Jeffrey (Jeff) M. Goessling, Ph.D.


  • Ph.D., Biological Sciences, Auburn University, Auburn AL, May 2016

  • B.A., Biology, Thomas More College, Crestview Hills KY, May 2005

  • M.S., Biology, Sam Houston State University, Huntsville TX, August 2011


Growing up in the hills of Kentucky, I gained a fascination with and appreciation for nature. From an early age, I knew that I would spend my career studying and conserving wildlife. I obtained my undergraduate degree at Thomas More College in Crestview Hills Kentucky. While at Thomas More, I was fortunate to be mentored by Dr. John Ferner, a herpetologist who still inspires and mentors me. Throughout my undergraduate days, my eyes were opened to the wonder of field ecology research. I gained a diversity of experiences at theThomas More College Center for Ohio River Research and Education, a state-of-the-art field station located on the banks of the Ohio River in northern Kentucky. My experiences at the field station and working for Dr. Chris Lorentz greatly impacted who I am both as a professor and as an advocate for natural resource conservation.

After college, I obtained my MS at Sam Houston State University, under the mentorship of Dr. William Lutterschmidt. While at Sam, I had the opportunity of conducting my master's field work on Aruba, studying ecological dynamics between the critically endangered Aruba island rattlesnake, invasive boa constrictors, and endemic Aruban whiptail lizards (the main prey base for both snake species). While living in Aruba, I was given an internship throughParke Nacional Arikok to support my field research. I am fortunate enough to continue collaborative research on Aruban herpetofauna.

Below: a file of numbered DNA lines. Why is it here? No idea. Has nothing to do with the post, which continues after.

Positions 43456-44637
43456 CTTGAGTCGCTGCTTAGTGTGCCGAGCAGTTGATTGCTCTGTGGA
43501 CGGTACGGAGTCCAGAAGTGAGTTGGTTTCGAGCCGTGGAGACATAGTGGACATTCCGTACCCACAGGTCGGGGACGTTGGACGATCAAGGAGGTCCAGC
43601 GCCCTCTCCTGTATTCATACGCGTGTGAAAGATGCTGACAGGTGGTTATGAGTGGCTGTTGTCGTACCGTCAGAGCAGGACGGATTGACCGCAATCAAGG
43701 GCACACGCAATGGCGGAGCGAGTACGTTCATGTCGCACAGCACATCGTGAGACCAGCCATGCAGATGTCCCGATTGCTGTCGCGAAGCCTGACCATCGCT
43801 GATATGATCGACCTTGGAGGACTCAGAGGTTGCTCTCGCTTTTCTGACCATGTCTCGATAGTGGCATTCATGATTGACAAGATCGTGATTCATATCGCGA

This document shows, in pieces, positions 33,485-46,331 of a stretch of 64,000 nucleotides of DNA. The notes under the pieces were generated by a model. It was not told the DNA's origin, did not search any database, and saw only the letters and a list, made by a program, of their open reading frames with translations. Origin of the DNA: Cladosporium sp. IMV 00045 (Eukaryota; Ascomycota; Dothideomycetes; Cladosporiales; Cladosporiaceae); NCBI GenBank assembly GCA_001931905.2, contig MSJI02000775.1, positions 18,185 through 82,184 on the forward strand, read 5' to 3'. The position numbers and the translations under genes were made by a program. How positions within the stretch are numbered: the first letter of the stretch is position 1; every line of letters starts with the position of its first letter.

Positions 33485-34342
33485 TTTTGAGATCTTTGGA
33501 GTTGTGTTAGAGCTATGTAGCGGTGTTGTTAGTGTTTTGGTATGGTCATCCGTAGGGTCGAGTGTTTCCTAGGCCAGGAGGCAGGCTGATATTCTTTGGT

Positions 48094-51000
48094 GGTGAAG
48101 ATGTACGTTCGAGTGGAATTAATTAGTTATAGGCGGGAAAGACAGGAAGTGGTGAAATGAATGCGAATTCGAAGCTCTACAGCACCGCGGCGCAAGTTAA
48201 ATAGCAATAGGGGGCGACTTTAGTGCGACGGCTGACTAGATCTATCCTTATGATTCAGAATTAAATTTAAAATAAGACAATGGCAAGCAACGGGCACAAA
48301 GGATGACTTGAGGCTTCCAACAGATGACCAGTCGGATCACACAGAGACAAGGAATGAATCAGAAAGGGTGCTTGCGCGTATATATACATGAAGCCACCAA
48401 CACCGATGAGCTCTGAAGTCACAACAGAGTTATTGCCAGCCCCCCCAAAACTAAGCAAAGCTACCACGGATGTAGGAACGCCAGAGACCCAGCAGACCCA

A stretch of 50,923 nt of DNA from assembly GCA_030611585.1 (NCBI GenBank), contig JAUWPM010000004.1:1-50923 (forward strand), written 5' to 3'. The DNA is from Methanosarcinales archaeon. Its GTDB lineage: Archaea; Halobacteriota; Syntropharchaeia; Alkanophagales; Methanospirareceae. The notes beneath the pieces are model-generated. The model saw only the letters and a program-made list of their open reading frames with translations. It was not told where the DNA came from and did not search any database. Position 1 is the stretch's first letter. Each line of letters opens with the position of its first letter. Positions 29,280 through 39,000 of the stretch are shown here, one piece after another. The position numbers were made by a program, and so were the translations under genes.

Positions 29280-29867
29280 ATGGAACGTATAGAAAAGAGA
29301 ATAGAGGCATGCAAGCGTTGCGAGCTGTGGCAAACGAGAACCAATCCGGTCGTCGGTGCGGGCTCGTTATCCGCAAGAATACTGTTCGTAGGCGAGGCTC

I received my PhD in biological sciences at Auburn University, where I was involved in several projects studying southeastern herpetofauna. For my dissertation, I studied how the environment affects disease susceptibility in gopher tortoises. Following graduation with my PhD, I started a post-doctoral fellowship at Auburn University, where I had dual responsibilities of teaching Biomedical Physiology (BIOL 5600/6600) and research.

While finishing up my PhD I wrote a series of posts that summarize my take on conservation of one of the greatest ecosystems on earth. Feel free to check this out at Living Alongside Wildlife.

In January 2018 I joined the Biology discipline within the Natural Sciences Collegium at Eckerd College. My lab at Eckerd continues to focus our research on both experimental and observational studies of reptile physiological ecology.

In January 2020, I married my lovely wife Peyton, whom I met while we were both working at Auburn University. Since getting married, our home has become a hub for local herp research, and I think Peyton has taken to reptile conservation biology like a gopher to a burrow.

Link to curriculum vitae